grep/file masks

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If file is specified using wildcards (e.g. «*.log» or «*»), bash (the default command-line parser) expands this into a listing of all matching files before passing it to grep. This interferes with grep's ability to search multiple files. It can be overridden with quotes or escapes, but grep does not seem to have any wildcard-processing ability of its own (though grep must do some when it's doing recursion; to be investigated) -- so any wildcards passed through without expansion are seen by grep as names of files that don't exist.

Example: «grep -r [text_to_find] *.log» will not (in most contexts, including those where it's most likely to be used e.g. searching inside «/var/log», because it will skip folders that don't also match the filemask -- i.e. it will only search in folders that end in «.log».

Example: If the file-mask finds too many matches in the current folder, it can generate the error «bash: /bin/grep: Argument list too long» -- even if the number of files with matching contents is zero or quite short. (In one case where I ran into this problem, the directory contained 5014 files.)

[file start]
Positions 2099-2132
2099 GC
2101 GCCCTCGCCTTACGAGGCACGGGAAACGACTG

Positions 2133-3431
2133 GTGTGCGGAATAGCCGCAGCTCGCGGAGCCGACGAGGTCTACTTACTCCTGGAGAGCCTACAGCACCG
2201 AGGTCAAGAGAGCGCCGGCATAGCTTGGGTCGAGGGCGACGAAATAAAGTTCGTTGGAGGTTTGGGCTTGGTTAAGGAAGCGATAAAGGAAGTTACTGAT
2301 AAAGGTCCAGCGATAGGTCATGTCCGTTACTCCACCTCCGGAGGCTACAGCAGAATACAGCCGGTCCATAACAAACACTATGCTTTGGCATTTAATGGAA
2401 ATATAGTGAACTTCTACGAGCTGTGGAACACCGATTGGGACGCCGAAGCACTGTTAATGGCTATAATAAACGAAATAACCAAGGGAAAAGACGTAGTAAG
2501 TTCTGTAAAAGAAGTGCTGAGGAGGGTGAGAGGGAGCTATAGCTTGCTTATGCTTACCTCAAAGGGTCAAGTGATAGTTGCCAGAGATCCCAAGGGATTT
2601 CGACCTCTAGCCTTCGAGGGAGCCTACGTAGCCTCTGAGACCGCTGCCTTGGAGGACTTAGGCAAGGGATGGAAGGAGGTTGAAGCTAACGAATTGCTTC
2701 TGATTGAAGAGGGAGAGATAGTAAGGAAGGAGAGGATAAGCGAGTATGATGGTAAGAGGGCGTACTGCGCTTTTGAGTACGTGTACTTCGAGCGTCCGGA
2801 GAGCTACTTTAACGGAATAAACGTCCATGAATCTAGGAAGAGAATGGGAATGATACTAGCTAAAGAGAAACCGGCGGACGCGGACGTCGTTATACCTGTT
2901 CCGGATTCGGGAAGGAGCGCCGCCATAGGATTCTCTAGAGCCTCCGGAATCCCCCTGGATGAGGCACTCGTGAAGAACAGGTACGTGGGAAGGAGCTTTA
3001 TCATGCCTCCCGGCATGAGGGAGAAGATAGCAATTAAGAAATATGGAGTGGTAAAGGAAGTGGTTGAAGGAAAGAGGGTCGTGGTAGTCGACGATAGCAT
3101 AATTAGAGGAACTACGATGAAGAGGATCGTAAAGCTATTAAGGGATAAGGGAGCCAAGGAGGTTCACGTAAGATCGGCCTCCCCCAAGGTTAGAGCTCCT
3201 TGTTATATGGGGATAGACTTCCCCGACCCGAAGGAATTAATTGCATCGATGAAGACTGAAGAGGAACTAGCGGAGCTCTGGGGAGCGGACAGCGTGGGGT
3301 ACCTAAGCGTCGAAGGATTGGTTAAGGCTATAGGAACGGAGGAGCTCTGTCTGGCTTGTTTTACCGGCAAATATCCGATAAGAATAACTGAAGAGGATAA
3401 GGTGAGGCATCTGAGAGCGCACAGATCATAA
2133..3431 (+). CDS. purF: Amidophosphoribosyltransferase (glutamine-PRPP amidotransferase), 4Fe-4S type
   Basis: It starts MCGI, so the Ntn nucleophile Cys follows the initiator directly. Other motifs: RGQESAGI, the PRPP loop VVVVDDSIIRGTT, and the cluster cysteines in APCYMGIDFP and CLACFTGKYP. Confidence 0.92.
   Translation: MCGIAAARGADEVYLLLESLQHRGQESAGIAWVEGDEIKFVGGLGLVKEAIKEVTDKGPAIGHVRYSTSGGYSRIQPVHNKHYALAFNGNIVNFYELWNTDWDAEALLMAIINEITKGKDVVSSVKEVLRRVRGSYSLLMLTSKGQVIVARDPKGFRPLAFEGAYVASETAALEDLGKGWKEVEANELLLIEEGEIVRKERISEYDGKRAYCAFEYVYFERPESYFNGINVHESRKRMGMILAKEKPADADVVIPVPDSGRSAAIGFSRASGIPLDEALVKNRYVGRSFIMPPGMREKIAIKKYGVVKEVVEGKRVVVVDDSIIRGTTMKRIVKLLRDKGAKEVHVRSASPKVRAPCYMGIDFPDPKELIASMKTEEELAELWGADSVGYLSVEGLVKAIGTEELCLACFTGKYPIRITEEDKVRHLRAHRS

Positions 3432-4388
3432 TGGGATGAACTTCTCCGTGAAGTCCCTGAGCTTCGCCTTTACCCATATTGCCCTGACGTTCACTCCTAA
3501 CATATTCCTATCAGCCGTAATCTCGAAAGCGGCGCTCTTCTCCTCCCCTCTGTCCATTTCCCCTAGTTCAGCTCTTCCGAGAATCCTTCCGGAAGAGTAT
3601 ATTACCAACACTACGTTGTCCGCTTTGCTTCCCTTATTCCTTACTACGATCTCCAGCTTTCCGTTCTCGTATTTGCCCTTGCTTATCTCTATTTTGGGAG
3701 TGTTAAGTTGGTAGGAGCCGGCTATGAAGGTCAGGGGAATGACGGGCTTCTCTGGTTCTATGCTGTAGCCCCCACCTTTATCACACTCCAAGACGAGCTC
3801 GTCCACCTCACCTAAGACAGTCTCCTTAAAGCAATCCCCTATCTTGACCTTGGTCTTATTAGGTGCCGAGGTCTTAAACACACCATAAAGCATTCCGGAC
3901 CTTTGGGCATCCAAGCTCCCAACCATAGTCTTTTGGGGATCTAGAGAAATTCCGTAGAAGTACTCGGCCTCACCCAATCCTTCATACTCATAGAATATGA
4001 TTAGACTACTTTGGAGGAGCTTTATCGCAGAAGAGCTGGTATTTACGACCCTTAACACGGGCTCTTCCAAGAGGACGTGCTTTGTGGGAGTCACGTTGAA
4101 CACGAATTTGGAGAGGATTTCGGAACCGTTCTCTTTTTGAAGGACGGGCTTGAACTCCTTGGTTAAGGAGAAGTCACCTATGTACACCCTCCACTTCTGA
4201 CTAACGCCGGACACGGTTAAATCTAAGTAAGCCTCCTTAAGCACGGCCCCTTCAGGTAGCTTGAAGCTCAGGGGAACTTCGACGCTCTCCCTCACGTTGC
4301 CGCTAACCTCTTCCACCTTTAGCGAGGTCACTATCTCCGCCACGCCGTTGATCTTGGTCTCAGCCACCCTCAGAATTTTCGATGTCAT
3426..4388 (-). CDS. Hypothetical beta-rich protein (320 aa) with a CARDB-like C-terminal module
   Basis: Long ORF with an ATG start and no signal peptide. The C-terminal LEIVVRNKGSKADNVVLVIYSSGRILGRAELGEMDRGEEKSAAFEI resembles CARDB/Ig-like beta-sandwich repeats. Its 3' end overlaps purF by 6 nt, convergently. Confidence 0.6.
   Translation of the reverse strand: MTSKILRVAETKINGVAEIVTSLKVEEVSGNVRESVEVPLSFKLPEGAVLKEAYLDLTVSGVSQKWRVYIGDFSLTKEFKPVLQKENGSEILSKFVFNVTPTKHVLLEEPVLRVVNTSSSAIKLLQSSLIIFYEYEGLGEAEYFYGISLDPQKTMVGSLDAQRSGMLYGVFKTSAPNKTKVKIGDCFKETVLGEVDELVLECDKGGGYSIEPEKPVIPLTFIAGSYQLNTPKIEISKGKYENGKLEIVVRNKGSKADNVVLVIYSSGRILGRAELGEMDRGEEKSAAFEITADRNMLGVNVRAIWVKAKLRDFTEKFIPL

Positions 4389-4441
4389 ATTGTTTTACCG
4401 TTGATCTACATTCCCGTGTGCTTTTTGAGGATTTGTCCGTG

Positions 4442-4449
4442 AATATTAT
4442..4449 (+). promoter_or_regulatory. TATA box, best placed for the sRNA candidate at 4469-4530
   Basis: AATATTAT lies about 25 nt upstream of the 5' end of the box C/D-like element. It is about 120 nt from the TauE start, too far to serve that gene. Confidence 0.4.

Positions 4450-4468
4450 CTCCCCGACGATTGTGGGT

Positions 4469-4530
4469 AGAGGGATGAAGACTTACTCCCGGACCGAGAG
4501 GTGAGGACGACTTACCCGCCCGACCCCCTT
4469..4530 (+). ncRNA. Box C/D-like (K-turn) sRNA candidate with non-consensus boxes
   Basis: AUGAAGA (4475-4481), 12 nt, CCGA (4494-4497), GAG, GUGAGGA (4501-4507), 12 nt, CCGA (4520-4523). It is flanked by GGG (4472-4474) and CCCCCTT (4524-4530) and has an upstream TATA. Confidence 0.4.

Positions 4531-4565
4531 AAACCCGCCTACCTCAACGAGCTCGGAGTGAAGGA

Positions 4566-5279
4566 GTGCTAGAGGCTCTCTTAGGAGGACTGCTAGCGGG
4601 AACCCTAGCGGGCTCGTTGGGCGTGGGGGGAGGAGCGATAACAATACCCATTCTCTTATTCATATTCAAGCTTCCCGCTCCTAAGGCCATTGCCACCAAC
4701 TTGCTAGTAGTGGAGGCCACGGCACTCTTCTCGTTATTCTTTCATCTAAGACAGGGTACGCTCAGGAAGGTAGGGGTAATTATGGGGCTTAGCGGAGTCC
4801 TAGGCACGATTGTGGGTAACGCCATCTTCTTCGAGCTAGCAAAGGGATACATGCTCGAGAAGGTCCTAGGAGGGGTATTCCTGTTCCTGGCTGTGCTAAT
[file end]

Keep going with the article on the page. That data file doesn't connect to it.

In short, grep does not have the ability to search recursively using a file-mask, and any mask entered:

  • will prevent grep from recursively searching any folders whose names do not also match (so, typically will only apply to the current/top folder)
  • may prevent grep from being able to work at all if too many files in the top folder have names that match the wildcard pattern

See bash/globbing for more discussion.